Dog Poop as a Social Capital Indicator

In West Harlem, there has been an increase in the supply of dog poop left on the ground.  The NY Times tells a social capital story featuring richer people bringing more dogs to the area and exacerbating the “Tragedy of the Commons”.   If the new entrants to the area don’t feel a connection to the area then they may not feel in the mood to engage in “voluntary restraint”.   Will NYC Mayorial candidates run on a “law and order” campaign here?   In 2003, Dora Costa and I published a paper on social capital trends in the U.S.  We found that income inequality at the metropolitan area level was an important correlate of being a “bad citizen”.    In our 2003 study, we examined outcomes such as volunteering because dog poop was not coded up as a variable in our micro data sets.

Switching subjects; for some economics of Downton Abbey click here.

Author: Matthew E. Kahn

Professor of Economics at UCLA.

One thought on “Dog Poop as a Social Capital Indicator”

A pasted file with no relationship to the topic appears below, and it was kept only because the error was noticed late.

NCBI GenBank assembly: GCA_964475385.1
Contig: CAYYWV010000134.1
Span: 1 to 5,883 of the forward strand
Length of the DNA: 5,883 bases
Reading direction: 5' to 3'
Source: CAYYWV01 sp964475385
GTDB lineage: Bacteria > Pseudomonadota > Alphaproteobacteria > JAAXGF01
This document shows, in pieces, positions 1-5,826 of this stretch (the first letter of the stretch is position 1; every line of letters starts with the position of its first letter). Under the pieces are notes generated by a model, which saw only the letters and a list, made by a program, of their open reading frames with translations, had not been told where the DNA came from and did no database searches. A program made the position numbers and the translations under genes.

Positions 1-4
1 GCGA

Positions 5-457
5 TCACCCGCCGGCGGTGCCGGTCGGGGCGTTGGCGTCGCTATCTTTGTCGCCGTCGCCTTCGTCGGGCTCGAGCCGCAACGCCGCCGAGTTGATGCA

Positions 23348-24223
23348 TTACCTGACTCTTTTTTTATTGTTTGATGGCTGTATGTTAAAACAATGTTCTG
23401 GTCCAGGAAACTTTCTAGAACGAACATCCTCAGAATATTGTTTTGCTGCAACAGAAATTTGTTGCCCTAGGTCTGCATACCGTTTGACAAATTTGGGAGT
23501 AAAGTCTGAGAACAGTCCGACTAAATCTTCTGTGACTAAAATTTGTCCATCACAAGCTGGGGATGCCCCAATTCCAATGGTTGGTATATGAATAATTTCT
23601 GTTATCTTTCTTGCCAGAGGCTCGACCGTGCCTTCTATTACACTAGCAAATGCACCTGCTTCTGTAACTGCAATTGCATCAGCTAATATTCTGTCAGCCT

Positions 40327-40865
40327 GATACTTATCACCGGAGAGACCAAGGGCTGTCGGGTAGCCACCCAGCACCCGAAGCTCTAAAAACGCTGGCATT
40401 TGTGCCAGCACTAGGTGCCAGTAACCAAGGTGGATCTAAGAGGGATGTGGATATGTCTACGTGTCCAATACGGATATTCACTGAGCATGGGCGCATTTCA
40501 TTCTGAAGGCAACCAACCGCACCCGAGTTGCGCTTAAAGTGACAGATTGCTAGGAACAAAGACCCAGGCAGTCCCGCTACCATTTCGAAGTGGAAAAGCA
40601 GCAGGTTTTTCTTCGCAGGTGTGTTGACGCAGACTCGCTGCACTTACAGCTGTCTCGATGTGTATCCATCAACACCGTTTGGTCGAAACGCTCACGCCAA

1. This is a useful indicator of several things, actually – both socially and environmentally. Hereabouts, in a board I sit on we have a line item in the general fund for a service to clean and replenish supplies for ‘doggie pot’ stations. It works fairly well, but I wouldn’t say it is a good indicator of social capital – I’d ask some neighbors of their opinion of this indicator if I could get them to come outside and talk to their neighbors. But I do think it is a good indicator for individuals caring for their immediate and regional environment – why would you want to risk someone stepping in it? what is wrong with you – and also the risk to water quality.

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